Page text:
By MICHAEL PERKINS
PHOTOGRAPHERS AND MAGICIANS SHARE A COMMON POWER, in that both of them selectively practice the art of concealment. Now you see it, now you don’t. Both the shooter and the shaman, in their own ways, know the importance of the slow reveal, the smooth manipulation of the viewer’s concept of reality. Best of all, they know how to choreograph and stage visual information. Here, they insist. Look here.
In a lifetime of studying portrait photographers, I have been fascinated by the nearly endless variety of approaches used to convey the human personality/soul in a static image. There are the formal studio sittings. There are the street ambushes of the paparazzo. And there are the shadowy, soft, gently suggestive pictures in which the classic representation of a “face” may not occur at all. This is the blending of revelation and mystery, and it is where portraits, at least for me, genuinely aspire to art.
Some of my favorite images in this area were Edward Steichen’s studies with the sculpture Auguste Rodin, dark, smeary pieces of pure mood in which the great man was reduced to a near silhouette, as if he and his sculptures were forged out of the same raw material. I learn next to nothing of Rodin’s face from these pictures, and yet I learn worlds about his spirit. Steichen reveals as he conceals.
Which gives me an idea.
As I skim through the daily global tsunami of selfies, many of them simple grinning headshots, I see an incredible opportunity to start a completely new dialogue on what constitutes a portrait….or even a face. That opportunity will be squandered if 99% of selfies only look like slightly happier passport photos, rather than a real growth medium for investigating the self, for using the face as a compositional accent, an arranged object within a larger design.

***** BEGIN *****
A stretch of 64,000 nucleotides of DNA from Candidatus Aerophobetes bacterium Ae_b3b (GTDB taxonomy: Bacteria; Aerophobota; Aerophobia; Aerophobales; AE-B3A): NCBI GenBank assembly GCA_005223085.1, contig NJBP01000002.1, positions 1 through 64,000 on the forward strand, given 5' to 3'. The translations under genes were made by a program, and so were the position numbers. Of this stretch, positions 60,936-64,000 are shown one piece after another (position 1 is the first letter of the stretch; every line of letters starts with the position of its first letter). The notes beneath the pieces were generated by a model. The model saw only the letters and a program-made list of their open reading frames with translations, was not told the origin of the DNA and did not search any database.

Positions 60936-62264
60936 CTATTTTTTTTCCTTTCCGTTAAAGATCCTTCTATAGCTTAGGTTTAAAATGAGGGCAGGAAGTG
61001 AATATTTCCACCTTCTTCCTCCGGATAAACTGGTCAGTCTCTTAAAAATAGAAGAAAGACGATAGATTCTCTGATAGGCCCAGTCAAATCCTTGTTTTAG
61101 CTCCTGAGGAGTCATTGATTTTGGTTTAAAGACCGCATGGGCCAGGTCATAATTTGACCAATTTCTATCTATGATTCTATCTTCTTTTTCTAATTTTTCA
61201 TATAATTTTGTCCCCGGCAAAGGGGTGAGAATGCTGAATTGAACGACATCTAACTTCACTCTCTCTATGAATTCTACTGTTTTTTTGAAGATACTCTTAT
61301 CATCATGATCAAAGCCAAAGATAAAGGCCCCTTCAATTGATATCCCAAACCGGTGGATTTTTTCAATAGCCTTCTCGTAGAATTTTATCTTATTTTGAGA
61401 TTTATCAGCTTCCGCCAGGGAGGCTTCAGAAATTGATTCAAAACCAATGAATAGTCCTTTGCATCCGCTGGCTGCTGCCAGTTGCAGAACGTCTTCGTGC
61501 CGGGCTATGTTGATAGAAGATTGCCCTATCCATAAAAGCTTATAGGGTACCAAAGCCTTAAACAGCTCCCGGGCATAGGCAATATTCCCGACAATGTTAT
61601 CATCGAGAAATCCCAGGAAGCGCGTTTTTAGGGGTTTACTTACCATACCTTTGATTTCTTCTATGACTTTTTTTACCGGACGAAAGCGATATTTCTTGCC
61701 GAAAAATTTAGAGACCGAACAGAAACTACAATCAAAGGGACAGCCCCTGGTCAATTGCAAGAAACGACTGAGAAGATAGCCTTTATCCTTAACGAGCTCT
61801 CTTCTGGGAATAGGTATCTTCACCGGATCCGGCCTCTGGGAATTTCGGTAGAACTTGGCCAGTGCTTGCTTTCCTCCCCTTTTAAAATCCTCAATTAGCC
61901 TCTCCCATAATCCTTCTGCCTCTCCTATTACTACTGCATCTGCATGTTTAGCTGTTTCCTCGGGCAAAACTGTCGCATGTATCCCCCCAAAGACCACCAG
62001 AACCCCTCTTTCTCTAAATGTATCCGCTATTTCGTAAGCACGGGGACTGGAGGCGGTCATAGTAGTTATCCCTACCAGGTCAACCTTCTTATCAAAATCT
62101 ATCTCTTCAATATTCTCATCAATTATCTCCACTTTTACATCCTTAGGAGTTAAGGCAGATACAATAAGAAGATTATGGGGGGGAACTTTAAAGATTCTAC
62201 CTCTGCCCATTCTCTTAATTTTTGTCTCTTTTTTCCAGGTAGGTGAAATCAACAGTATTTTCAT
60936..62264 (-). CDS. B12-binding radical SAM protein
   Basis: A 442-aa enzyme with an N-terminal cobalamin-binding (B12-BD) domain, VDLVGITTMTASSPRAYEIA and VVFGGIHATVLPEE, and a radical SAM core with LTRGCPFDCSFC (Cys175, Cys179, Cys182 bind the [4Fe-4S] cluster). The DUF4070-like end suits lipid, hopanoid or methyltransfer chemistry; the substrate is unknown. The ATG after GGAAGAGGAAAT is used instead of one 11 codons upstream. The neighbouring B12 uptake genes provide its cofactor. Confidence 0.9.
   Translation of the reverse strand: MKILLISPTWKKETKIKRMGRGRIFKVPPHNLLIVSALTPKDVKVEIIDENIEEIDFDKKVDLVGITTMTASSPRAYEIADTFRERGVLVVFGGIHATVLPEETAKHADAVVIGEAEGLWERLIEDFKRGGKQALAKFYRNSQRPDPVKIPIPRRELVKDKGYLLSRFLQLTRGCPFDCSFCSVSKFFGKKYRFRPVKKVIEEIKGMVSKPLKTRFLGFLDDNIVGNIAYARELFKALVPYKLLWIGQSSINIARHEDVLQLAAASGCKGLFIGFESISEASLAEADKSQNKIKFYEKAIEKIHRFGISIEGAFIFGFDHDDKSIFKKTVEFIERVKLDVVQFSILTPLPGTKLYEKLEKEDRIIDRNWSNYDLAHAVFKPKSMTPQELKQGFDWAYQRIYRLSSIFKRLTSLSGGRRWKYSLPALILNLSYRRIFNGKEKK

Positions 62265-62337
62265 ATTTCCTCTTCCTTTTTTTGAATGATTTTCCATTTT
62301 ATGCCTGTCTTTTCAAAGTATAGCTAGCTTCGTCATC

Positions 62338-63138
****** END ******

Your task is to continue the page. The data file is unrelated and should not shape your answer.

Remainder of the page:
Why selfies? Because the subject is always available. Because the technology of both mobile phones and conventional cameras allows for faster and more far-reaching experimentation. And because re-framing a subject you think you know intimately, merely by shifting where the veil lifts or falls, can be the difference between conceal and reveal.
By MICHAEL PERKINS
WE HAVE PROVEN OURSELVES TO BE A SPECIES THAT HATES TO BE SENT TO BED. Night life being a kind of “second shift” in most of the modern world, we really never lock up our cities for the evening, and that has changed how those cities exist for photographers.
Here’s both the good and bad news: there is plenty of light available after dark in most towns. Good if you want the special mix of neon, tube glow and LED burn that sculpts the contours of most towns post-sundown. Bad if you really want to see cities as special entities defined by shadow, as places where dark is a subtle but aesthetically interesting design element. In many mega-cities, we have really banished the dark, going beyond essential illumination to a bleachingly bright blast of light which renders everything, big and small, in the same insane mutation of color and tone. Again, this is both good and bad, depending on what kind of image you want.
Midtown Manhattan, downtown Atlanta, and anyplace Tokyo are examples of cities that are now a universe away from the partial night available in them just a generation ago. A sense of architectural space beyond the brightest areas of light can only be sensed if you shoot deep and high, framing beyond the most trafficked structures. Sometimes there is a sense of “light decay”, of subtler illumination just a block away or a few stories higher than what’s seen at the busiest intersections. Making images where you can watch the light actually fade and recede adds a little dimension to what would otherwise be a fairly flat feel that overlit streets can generate.
Photography is often a matter of harnessing or collecting extra light when it’s scarce. Turns out that having too much of it is a creative problem in the opposite direction.